The Lower Mississippi River Water Trail
720 Josie Harry Bar
The Josie Harry Steamboat sank in 1878 and created a sandbar island that has now been assumed by the Tennessee/Mississippi shore LBD. If you are in the main channel through this area you will have a long uninterrupted stretch of rip rap and revetment to paddle through. Steel yourself and choose a rhythm you can keep up for the duress. On a calm day you can enjoy the steady flow and long lines of trees. On windy days there is no choice but paddle hard. Upstream tows tend to hug the right bank bottom end of the Dismal Point/Ensley Bar islands while downstreamers tend to go wide and look for the faster waters around the outside of the bend. As always be vigilant: tow pilots are as unpredictable as black bears. Near mile 719 a blue hole has been carved over the rip rap on the left bank by previous high waters. Good swim hole at medium water levels (between 15 and 25 on the Memphis Gauge). As the river approaches flood stage you can paddle over this area and go behind the highest wooded part of Cow Island which seems to have become part of the Tennessee shoreline. Watch out for snags and strainers and be ready for possible bushwhacking and channel finding along the way!
718-713 Cow Island Bend
The Mississippi River makes a hairpin turn around Cow Island No. 48, running into the Cow Island Bend due west and turned around to exit below Cow Island in a southeasterly direction. Blue Holes form around the dikes top end at low water levels, and an ocean-sized inlet forms during low water at bottom end. Possible camping around LBD 715 during low water levels below 15 Memphis Gauge, but wide open and exposed. Bring your own firewood as it will be hit or miss whether any good wood has been strewn across its beaches or not from the last rise.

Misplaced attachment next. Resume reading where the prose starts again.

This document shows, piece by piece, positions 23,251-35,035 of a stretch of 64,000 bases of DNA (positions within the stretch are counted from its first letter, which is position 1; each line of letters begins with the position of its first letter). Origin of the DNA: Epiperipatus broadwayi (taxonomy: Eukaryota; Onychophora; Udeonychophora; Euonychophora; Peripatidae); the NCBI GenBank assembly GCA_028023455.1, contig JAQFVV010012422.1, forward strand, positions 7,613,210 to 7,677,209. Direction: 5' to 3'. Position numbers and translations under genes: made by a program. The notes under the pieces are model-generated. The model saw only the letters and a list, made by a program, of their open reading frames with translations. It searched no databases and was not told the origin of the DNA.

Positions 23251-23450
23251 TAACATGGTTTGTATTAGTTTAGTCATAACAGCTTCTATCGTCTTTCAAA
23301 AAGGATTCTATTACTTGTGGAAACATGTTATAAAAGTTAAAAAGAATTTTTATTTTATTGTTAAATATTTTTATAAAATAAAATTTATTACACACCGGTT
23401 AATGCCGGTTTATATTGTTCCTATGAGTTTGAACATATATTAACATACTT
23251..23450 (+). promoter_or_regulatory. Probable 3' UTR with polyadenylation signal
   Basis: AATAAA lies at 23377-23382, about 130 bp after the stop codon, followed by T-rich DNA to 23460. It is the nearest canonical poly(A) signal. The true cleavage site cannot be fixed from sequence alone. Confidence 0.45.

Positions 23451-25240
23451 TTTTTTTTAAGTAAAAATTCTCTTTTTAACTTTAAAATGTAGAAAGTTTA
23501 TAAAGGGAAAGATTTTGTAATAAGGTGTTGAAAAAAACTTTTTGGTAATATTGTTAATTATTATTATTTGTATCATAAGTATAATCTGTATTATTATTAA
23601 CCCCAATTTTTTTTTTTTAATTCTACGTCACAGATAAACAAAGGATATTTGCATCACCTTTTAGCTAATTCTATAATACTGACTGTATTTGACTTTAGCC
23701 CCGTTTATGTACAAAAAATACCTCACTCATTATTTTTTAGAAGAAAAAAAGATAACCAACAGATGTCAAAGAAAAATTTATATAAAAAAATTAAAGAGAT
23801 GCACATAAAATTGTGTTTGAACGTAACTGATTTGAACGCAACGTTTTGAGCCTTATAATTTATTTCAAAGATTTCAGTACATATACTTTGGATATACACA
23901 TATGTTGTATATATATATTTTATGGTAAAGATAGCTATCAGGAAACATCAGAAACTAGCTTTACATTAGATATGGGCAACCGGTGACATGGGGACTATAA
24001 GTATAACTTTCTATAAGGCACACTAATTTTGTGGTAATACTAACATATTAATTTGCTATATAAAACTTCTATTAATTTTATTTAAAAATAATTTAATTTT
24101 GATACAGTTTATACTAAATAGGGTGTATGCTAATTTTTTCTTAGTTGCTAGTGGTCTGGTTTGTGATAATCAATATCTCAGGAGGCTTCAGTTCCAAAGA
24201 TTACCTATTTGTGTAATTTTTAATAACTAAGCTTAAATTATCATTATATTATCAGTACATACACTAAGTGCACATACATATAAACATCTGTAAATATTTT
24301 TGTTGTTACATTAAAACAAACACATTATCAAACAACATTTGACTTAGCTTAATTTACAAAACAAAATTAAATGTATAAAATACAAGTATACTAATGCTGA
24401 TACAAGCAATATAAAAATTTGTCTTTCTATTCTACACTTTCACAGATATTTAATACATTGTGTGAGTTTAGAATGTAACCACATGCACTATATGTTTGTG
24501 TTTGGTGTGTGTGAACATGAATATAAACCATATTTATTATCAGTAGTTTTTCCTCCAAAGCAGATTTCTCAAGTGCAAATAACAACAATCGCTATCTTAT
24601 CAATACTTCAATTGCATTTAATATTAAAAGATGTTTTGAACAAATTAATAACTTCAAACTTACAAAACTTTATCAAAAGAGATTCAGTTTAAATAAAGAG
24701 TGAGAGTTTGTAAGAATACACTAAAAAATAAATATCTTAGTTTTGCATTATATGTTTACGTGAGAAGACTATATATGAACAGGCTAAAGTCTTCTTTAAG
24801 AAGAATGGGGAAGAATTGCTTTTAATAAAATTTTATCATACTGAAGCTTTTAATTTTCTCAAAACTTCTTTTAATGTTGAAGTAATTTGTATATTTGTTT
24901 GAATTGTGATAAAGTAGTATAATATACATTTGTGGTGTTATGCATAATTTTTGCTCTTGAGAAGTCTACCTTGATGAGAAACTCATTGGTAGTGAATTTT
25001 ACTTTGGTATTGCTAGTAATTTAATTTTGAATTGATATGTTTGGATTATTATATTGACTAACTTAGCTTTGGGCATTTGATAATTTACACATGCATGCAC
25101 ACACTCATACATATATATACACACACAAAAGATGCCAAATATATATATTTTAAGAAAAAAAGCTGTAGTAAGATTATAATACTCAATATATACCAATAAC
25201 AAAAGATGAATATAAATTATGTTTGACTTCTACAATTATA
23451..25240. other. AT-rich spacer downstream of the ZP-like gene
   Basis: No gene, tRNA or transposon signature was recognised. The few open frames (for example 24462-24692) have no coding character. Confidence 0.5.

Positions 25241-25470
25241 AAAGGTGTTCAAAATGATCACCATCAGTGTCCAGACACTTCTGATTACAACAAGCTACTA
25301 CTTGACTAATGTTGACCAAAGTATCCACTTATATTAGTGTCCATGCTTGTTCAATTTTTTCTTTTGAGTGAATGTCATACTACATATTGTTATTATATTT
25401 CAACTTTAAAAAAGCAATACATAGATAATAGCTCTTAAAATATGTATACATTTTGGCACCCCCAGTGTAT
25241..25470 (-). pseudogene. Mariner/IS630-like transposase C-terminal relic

Goodbye Tennessee, Hullo Mississippi:
The Yazoo-Mississippi Delta and the Blues
As you come around the bottom end of Cow Island you will leave the state Tennessee left bank descending and enter the State of Mississippi, through which the river flows 440 miles until succumbing to Louisiana near Angola. Even though geographically you have already been paddling in the fertile Yazoo-Mississippi Delta (once you flowed under the Lower Bridges of Memphis and past the end of the South Bluff), you are now officially and geopolitically within the same. Pull out your Mississippi Saxophone (harmonica) and play a blues in celebration! Find the nearest crossroads and fall down on your knees for a midnight full moon encounter! Best yet, see below for some live blues and fresh corn whiskey.
Said to begin in the lobby of Memphis’ Peabody Hotel and end at Catfish Row in Vicksburg (Cohen: Lanterns on the Levee), the eye-shaped “Upper” Delta is the largest self-contained floodplain flatland along the entire Lower Mississippi River, 250 miles north to south, and 60 miles at its widest. It’s also the most famous floodplain, and the most feared. It’s the birthplace of the blues, and also of the share-cropping system. Mississippi Delta cotton kingdom plantations ushered in the meteoric rise of some world-class musicians alongside the international textile industry. Some did so benevolently, leading to great advances in agriculture and industry, and arguably the birth of the blues and some great literature along the way. Still others harbored the evils of subjection, and successfully avoided the Civil Rights Era into present day as highlighted by the infamous Parchman Penitentiary.